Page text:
Last Sunday we talked about creating meaningful mornings. Today, let’s talk about evenings.
How do you normally spend your evenings? Do you plop on the couch and watch TV? Do you continue responding to email? Do you wash the dishes and clean up most of the night? Do you read or write?
Think about how your evenings look. Write down what you normally do. Then consider how you’d like your evenings to look.
The beautiful and intimidating thing about yoga is that it’s a time to stop and be still. It’s a time to be quiet with ourselves. Which many of us don’t do very often.
The other types of exercises I do are mostly high intensity (which I also love). Go. Go. Go. We sprint from one exercise to another, from running the stairs to doing push-ups to doing burpees.
And even though I work from home, my thoughts are usually focused on articles and ideas and errands and to-dos.
Even when I’m relaxing, it’s not the same as whatever happens when I’m practicing yoga.
Many days I feel disappointed in myself. I’m disappointed I didn’t wake up early. I’m disappointed I missed the morning yoga class. I’m disappointed I didn’t work hard enough. I’m disappointed I’m easily distracted. I’m disappointed I didn’t do the laundry or make the bed or organize that thing I was going to organize but haven’t. In months. I’m disappointed I wasn’t brave.
I feel this disappointment in the pit of my stomach. Churning. It’s a guilt that turns into regret that stays there all day. Almost like a mass. Eventually, it shrinks.
Mornings can be tough. Maybe you like to sleep in as long as you can, and end up getting ready for the day by running around your house like a crazed animal.
Maybe you have a basic routine you’ve been cycling through for years. Maybe you work from home and get to work right after splashing water on your face and brushing your teeth.
According to psychologist and Psych Central blogger Elisha Goldstein, Ph.D, in his newest book Uncovering Happiness: Overcoming Depression with Mindfulness and Self-Compassion, our mornings set the stage for the rest of our days. So when the day is filled with bumps, a good morning can help us navigate those challenges.
I’ve noticed that lately, my picture-taking has been sparse, even though there’s a camera (a great camera) in my smartphone, even though images make me happy.
Part of the problem is that I feel like I can’t live up to the stream of pretty, put-together pictures on sites like Instagram. (Why does it even matter? I’m not sure.)
But I’m going to change that.
I recently wrote this article on how to practice self-compassion when it’s the last thing you want to do. Because when we’re upset, so many of us revert back to what we know: berating ourselves.
We might do this in the moment. For days. Maybe even weeks.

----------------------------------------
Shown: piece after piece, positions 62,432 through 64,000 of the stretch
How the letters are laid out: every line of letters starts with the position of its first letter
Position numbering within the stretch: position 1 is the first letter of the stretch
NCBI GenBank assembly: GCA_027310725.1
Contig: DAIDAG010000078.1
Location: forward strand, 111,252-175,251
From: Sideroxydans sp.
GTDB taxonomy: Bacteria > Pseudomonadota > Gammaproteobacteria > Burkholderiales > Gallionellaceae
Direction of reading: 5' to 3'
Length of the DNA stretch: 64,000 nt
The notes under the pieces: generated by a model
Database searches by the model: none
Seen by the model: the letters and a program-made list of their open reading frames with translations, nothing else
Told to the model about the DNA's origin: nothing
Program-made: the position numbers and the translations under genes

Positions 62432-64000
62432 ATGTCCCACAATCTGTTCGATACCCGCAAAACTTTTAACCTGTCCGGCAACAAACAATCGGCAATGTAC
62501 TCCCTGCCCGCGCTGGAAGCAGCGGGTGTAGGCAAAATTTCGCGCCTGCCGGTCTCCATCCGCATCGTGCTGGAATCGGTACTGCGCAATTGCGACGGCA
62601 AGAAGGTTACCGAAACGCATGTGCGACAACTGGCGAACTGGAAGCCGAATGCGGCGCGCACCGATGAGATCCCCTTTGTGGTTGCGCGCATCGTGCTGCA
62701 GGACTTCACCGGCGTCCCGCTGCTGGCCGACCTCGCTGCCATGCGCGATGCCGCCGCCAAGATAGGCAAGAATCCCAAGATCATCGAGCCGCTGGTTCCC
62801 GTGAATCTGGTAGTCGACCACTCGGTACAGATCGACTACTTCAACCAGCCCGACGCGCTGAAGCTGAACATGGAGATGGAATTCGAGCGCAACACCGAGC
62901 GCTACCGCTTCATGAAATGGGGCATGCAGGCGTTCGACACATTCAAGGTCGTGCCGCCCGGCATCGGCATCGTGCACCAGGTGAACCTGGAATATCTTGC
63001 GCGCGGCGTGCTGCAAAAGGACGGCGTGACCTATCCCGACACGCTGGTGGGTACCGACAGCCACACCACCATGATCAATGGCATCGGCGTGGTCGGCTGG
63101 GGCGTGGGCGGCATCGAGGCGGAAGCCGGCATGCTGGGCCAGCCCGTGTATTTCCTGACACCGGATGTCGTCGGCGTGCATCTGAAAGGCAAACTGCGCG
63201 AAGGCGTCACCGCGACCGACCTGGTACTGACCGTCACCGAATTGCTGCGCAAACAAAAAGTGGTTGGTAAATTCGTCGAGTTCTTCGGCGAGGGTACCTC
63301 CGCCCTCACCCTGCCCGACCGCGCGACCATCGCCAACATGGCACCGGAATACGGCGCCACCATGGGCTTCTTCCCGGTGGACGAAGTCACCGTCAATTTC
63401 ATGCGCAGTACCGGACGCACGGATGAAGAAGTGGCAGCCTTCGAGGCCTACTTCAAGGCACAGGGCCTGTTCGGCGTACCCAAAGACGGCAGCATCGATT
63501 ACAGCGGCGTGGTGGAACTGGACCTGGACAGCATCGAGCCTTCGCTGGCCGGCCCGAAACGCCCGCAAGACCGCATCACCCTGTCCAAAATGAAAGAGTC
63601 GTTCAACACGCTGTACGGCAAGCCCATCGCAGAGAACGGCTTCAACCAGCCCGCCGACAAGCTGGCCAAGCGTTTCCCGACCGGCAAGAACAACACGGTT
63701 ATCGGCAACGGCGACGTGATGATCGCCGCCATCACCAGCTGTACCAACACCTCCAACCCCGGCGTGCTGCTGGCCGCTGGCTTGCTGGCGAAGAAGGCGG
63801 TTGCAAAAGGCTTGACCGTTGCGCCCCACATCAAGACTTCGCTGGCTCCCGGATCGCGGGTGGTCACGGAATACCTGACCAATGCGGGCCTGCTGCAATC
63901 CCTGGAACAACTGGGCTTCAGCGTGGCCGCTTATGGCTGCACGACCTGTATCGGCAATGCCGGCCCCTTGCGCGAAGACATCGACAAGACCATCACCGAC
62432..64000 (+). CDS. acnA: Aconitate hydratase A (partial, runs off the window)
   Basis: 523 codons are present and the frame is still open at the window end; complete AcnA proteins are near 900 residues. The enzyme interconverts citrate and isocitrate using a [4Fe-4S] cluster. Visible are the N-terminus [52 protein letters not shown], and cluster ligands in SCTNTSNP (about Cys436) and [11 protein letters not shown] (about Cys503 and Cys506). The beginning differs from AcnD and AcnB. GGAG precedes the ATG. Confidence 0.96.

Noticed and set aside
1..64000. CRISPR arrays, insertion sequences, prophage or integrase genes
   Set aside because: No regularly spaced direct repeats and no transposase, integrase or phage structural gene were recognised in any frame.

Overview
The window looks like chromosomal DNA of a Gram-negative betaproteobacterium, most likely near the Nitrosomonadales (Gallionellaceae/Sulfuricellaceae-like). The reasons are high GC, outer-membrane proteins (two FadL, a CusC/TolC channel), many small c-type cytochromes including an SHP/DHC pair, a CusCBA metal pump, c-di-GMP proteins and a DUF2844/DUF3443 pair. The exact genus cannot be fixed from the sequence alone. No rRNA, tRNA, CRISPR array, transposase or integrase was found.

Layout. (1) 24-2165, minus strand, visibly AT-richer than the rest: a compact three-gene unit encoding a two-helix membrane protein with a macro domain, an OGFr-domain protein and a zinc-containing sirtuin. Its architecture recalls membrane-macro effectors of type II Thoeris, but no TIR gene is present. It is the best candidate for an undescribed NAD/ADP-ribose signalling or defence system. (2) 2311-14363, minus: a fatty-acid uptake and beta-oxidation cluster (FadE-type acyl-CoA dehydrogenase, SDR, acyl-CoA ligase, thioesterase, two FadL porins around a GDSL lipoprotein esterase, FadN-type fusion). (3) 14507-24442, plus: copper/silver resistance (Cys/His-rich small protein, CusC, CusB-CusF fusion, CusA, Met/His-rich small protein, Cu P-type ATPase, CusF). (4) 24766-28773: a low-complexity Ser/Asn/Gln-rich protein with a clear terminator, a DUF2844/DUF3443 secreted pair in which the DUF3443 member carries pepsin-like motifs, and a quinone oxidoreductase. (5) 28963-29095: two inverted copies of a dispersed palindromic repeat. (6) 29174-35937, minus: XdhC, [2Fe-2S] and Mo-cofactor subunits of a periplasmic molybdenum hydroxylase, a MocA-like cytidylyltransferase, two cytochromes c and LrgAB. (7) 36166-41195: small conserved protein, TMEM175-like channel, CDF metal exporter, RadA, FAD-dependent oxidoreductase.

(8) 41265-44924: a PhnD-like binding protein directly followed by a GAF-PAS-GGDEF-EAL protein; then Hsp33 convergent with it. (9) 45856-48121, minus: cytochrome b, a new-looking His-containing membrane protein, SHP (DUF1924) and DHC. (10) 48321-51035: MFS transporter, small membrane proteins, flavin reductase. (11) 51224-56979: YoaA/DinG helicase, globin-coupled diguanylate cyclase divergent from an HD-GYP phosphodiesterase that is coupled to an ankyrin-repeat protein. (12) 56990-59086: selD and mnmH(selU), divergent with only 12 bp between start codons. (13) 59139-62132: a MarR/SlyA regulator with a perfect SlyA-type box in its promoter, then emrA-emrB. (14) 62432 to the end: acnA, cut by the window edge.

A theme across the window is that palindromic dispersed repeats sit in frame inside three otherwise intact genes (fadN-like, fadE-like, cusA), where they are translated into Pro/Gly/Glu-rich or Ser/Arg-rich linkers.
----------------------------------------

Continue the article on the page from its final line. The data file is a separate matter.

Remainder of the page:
We might do this after bathing suit shopping. After not running as fast or walking as long as someone else, or ourselves the time before. After an awkward interaction with our boss. After making a mistake. After doing, saying or experiencing anything we deem inadequate.
I appreciate my body.
I respect it.
I try to protect it.
And yet there are days when frustration fills
my bones at the same rate my breath does.
Days I wish I had more energy
Days I don’t understand why I’m slower
than everyone else in a workout class
Days I’m doubled over with disappointment that I’m not stronger
Days I resent my sensitivity to so many things
Days I wish I didn’t require as much sleep or caring.
So often, as we sprint through the day, the last thing we think about is our body.
The last thing we think about is the inner machinery that’s involved in the seemingly simplest of movements: opening our eyes in the morning; glancing about the room, hitting the snooze button (a few times); shifting our feet from the bed to the floor; walking (or running) into the bathroom; splashing water onto our faces; picking up a toothbrush; turning on the faucet for a hot shower.
In those few minutes, our bodies perform great feats.
Recently, I read two pieces about respecting our natural tendencies and needs.
In one Therese talks about being a highly sensitive person (which I totally am) and avoiding the things that only heighten this sensitivity (like the mall!).
In another Jen talks about honoring her current desire to slow down.
These articles are reminding me about the pivotal parts of self-care: listening to ourselves, acknowledging what we’re going through, understanding our needs and responding to them.
In Thursday’s post I mentioned that sometimes self-care involves asking hard questions. I shared these examples:
“What am I afraid of? What is important to me? What am I doing that I really don’t want to be doing? What do I really need? What do I need to let go of? Who doesn’t actually support me? How can I stop spending time with them?”
Here are additional tough questions, which you might reflect on in your journal: